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Quick Thinking

  • The memo's chief function ... is as a track-coverer, so that you can turn on someone six months later and snarl: 'Well, you should have known about it, I sent you a memo.'

  • [To a woman whose cellphone rang during a formal meeting:] You'd better answer that. It could be someone important.

  • [Refusing to name her dinner guests to a police interrogator who said 'But, madame, I should think a woman like you would remember her dinner guests:] Yes, Monsieur, but with a man like you I am not a woman like me.

  • The keen spirit / Seizes the prompt occasion, makes the thought / Start into instant action, and at once / Plans and performs, resolves and executes!

  • Sylvia was forever running into lawyers who greeted her familiarly and whom she couldn't recall having laid eyes on before. She took to calling them 'there,' as in 'hi, there.'

  • Improvisation can be either a last resort or an established way of evoking creativity.

  • [To the maid who dropped the turkey on the floor at a White House dinner:] Never mind, Mary. Just take this turkey back to the kitchen and bring in the other one.

  • It is the quick thinkers who become leaders. He who hesitates is bossed.

  • Another good way to learn how to think fast on your feet is to be a pedestrian.

  • [Feeling a friendly pat on the shoulder and turning around to realize it was King Edward:] Oh, Sir! Am I wounded or knighted?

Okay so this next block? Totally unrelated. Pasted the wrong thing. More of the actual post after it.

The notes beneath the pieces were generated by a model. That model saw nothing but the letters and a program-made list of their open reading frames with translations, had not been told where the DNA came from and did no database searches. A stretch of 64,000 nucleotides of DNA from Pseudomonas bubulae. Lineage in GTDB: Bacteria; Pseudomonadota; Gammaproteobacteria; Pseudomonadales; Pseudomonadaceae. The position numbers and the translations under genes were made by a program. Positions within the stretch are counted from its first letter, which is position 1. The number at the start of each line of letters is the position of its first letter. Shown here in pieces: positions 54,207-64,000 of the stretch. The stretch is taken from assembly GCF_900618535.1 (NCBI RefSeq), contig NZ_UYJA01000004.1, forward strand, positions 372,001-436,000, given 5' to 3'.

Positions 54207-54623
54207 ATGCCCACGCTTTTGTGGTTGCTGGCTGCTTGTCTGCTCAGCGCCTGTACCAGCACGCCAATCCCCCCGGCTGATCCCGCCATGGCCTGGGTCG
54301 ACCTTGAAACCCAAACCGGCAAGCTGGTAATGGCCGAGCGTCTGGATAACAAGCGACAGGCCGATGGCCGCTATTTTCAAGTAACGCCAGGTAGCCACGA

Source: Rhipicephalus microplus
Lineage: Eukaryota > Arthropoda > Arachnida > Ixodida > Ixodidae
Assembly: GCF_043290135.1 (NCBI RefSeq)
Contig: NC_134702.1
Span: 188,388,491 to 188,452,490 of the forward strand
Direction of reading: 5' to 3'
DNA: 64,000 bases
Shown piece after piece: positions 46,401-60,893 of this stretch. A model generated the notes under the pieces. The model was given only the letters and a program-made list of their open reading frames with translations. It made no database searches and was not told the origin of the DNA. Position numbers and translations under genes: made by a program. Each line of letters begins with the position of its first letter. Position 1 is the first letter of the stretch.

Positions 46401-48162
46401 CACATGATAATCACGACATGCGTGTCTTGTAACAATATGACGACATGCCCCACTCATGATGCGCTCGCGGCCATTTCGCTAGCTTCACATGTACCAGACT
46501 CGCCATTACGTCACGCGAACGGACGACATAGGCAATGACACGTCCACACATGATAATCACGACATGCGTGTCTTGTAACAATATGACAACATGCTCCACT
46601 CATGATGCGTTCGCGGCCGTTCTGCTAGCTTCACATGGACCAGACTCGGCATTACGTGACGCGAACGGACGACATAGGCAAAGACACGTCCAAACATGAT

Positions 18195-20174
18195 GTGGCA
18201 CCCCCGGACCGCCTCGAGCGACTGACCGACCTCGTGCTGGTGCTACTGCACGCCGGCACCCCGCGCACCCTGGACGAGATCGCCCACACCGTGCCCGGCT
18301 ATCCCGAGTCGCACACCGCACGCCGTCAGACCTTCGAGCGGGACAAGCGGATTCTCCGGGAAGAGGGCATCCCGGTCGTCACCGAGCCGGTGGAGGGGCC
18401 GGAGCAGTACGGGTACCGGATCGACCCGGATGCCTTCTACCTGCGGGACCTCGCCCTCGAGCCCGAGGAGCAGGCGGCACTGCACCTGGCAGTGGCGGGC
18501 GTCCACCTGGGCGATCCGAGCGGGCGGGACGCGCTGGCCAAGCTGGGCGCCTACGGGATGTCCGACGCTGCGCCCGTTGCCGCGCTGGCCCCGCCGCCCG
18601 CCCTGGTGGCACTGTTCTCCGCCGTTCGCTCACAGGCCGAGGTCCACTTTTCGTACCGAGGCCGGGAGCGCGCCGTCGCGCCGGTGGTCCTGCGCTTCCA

• Lady Londonderry,
    • in Mrs. Stuart Menzies, Recollections and Reflections by a Woman of No Importance ()
  • [After Alabama decided not to renew midwife licenses:] I don't need a permit to deliver no babies. ... I know they cain't stop a daddy from deliverin his own baby. I wouldn't be a bit surprised if I was asked to he'p a daddy.

    • Onnie Lee Logan,
    • with Katherine Clark, Motherwit: An Alabama Midwife's Story ()
  • [To the woman in the next restroom stall who had no toilet tissue either:] Well, then, dahling, do you have two fives for a ten?

  • [To the man who came up to her at a party and exclaimed effusively, 'Tallulah! I haven't seen you for 41 years!':] I thought I told you to wait in the car.

  • Older boys often asked me to teach them 'some bad words in your language.' At first I politely refused. My refusal merely increased their determination, so I solved the problem by teaching them phrases like 'man kharam' which means 'I'm an idiot.' I told them that what I was teaching them was so nasty that they would have to promise never to repeat it to anyone. They would then spend all of recess running around yelling 'I'm an idiot! I'm an idiot!.' I never told them the truth. I figured someday, somebody would.

  • [To her assistant, after Mrs. Peabody, a movie studio executive's wife, personally delivered a dinner invitation and then left Dorothy's office:] After a decent interval, write a note to those illiterate, phony bores that I can't make their damned party ... [Mrs. Peabody re-entered the office] ... because I'm dining that evening with the Peabody's.

    • Dorothy Parker,
    • in Edward Gross, Embarrassment in Everyday Life ()
  • [To a woman who congratulated Ilka Chase on her biography, Past Imperfect, saying 'I enjoyed it! Who wrote it?']: Darling! I'm so glad you liked it. Who read it to you?

    • Ilka Chase,
    • in Walter Winchell, syndicated column ()